Accumulate more than $100,000 in your Tax-Free Savings Account (TFSA) in 10 years by contributing $6,000 every year and getting a very reasonable rate of return of 10%.
Here are some proven dividend growth stocks that can help you secure that 10% return.
Get 5% yield and 5% growth from Pembina
Pembina Pipeline (TSX:PPL)(NYSE:PBA) has a track record of growing its cash flow that supports safe and rising dividends. Since 2008, its adjusted cash flow has been in an upward trend with the utmost stability — increasing by nearly 11% per year on a per-share basis over a decade and through the last recession!
Although we target a 10% return, Pembina stock will likely outperform. In the past five years, the company has increased its dividend at a compound annual growth rate of 6.4%.
A challenging energy pricing environment has had little impact on the company. Pembina just reported its second-quarter results: its total volume remained stable at 3,384 mboe/d, while its adjusted EBITDA, a cash flow proxy, rose 9% to $765 million year over year.
The energy infrastructure company has a history of bringing projects into service on time and on budget. It’s currently constructing $3 billion of pipeline expansion projects or gas-treating facilities, which are set to progressively come online from late 2019 through the first half of 2022.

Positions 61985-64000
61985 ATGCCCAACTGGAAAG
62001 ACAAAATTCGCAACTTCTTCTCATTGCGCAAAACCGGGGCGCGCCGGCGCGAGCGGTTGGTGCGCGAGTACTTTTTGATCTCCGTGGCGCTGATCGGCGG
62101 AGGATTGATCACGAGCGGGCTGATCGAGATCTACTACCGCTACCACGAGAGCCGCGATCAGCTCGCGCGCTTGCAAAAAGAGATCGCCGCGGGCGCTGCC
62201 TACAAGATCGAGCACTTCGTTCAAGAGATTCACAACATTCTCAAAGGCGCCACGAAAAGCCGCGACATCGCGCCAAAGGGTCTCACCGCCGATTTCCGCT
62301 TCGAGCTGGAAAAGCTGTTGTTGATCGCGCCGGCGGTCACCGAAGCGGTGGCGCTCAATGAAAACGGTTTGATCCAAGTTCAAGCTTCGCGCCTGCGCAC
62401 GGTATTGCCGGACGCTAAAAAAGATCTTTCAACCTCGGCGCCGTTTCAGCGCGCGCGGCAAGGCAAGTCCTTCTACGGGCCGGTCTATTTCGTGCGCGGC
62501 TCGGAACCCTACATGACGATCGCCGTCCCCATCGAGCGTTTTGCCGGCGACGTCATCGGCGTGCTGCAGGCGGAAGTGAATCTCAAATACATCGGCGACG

Reasonably-valued Pembina stock offers a yield of about 5% and growth of about 5% that will lead to a roughly 10% long-term return. Investors can exceed this target if they get the chance to buy Pembina shares on dips of +7% or if the company makes an accretive acquisition to spark greater growth.
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Get 5% yield and over 5% growth from Scotiabank
Bank of Nova Scotia (TSX:BNS)(NYSE:BNS) is another dividend growth stock that has similar income and growth characteristics as that of Pembina. Scotiabank offers a safe yield of 5% and earnings growth of about 5-6%.
Although we target a 10% return, BNS stock will likely outperform. In the past five years, it increased its dividend at a CAGR of 6.5%.
Moreover, the stock is trading at a historically low valuation — at about 1.3 times book value and about 9.7 times earnings. A reversion to the mean can lift the stock to $88-94 per share 27-36% higher though this is more like an over three-year price target range.
The bank’s Canadian operations pretty much cover for its dividend. It aims for greater long-term growth via its international operations in Mexico, Peru, Chile, and Colombia, where it’s significantly underbanked and there is a younger population.
Since 2009, Scotiabank has had returns on equity of +13%, which is proof that it’s consistently profitable and an excellent long-term investment as a cash machine.
This article represents the opinion of the writer, who may disagree with the “official” recommendation position of a Motley Fool premium service or advisor. We’re Motley! Questioning an investing thesis — even one of our own — helps us all think critically about investing and make decisions that help us become smarter, happier, and richer, so we sometimes publish articles that may not be in line with recommendations, rankings or other content.
Fool contributor Kay Ng owns shares of Pembina Pipeline and The Bank of Nova Scotia.